A new Amazon blog post that appeared right after the company released its latest (and very good) quarterly report touts the company's benefits to the U.S. economy. These included 500,000 jobs at Amazon (more than 2 million, according to Amazon's reckoning, when you consider businesses that sell through Amazon and other "ripple effects"). More than $9 billion in sales tax and use tax (a replacement for sales tax) paid to various states. And, it noted, Amazon has "over $1 billion in federal tax expense."

Note the careful wording of "tax expense," as opposed to taxes already paid, or to be paid in 2020. That's because the vast majority of that $1 billion likely won't be paid anytime soon.

You have probably heard that Amazon pays zero federal income tax. That's true, or at least it's been true, thanks to a combination of the business-friendly tax reform law passed in 2017 and Amazon's philosophy of investing heavily in its own business, which means the company did not turn a profit for much of its history. In 2018, Amazon made $11 billion in profits before taxes, paid no taxes, and received a $129 million tax rebate. This was due to a combination of carryforward losses from its unprofitable years, tax credits for investments in R&D and the fact that it pays people in stock options, which often create deductions for employers when employees exercise those options.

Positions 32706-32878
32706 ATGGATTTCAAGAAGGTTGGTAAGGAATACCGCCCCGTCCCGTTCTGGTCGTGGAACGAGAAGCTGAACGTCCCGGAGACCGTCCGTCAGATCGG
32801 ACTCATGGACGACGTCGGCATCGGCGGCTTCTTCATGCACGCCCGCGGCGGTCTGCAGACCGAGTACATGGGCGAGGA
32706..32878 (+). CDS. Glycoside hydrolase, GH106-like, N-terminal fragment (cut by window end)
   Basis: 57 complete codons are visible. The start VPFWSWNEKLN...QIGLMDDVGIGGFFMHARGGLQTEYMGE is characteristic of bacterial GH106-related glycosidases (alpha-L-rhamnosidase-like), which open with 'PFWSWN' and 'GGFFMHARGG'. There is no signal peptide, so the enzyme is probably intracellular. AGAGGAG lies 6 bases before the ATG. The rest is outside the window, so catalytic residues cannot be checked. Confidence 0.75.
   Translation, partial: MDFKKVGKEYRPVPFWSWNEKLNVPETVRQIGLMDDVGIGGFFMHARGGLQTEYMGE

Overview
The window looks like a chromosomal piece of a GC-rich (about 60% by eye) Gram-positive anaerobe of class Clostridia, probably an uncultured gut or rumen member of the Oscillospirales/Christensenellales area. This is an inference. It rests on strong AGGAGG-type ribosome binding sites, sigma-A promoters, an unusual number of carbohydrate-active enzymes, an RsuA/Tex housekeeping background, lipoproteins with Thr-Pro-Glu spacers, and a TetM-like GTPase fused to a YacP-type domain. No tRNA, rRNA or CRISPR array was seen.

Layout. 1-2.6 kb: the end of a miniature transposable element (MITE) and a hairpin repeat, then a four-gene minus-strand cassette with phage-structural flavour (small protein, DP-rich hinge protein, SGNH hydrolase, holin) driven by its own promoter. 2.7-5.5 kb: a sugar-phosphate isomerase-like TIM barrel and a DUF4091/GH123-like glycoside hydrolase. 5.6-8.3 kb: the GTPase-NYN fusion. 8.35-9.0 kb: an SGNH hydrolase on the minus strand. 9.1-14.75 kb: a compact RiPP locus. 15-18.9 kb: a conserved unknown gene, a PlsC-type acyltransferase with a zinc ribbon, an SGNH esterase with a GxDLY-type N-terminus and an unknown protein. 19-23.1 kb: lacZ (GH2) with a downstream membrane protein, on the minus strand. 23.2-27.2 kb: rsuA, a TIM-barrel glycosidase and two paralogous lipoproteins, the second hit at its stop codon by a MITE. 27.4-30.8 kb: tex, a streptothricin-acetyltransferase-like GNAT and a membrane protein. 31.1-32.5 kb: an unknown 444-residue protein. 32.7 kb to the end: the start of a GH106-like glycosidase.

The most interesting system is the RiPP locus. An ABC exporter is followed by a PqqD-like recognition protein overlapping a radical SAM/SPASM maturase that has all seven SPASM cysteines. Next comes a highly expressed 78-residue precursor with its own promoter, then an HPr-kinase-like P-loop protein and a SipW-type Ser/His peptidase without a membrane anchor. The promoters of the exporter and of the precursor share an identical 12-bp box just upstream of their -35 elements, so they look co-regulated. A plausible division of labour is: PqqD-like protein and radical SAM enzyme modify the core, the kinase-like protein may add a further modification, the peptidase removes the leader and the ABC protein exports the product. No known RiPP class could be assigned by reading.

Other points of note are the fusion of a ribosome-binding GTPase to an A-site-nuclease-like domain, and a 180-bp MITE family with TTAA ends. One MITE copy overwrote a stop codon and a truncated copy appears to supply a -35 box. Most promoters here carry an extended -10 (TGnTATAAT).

$14.5 billion operating income.

In 2019, Amazon had $14.5 billion in operating income, according to its most recent filing, and it says it owes $1 billion in federal tax, which comes out to about 6 percent of that income. But according to regulatory filings reviewed by GeekWire, Amazon plans to pay $162 million in federal income tax now, and another $900 sometime later on, taking deferrals to which it is legally entitled. 

When, exactly, will the rest of the $900 million be paid? I posed this question to an Amazon spokesperson who declined to comment beyond what it says in the blog post. And indeed, tax law is complex and payments are dependent on financial results which change over time, so that Amazon may not know when it has to pay that $900 million. In the meantime, it is paying the initial $162 million, which isn't exactly chump change, even though it represents only about 0.11 percent of the company's operating income.

You can't blame Amazon for any of this. After all, you and I don't pay taxes any earlier than we need to -- why should we expect a giant corporation to behave any diff differently? But the company published that blog post to proudly tell the world how much it pays in taxes. So it should be prepared to answer questions about when.